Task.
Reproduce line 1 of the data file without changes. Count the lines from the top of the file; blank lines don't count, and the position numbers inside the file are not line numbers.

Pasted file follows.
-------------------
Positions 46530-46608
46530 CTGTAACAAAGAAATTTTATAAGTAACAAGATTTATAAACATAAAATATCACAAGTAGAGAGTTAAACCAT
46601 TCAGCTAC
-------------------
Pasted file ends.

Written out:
Positions 46530-46608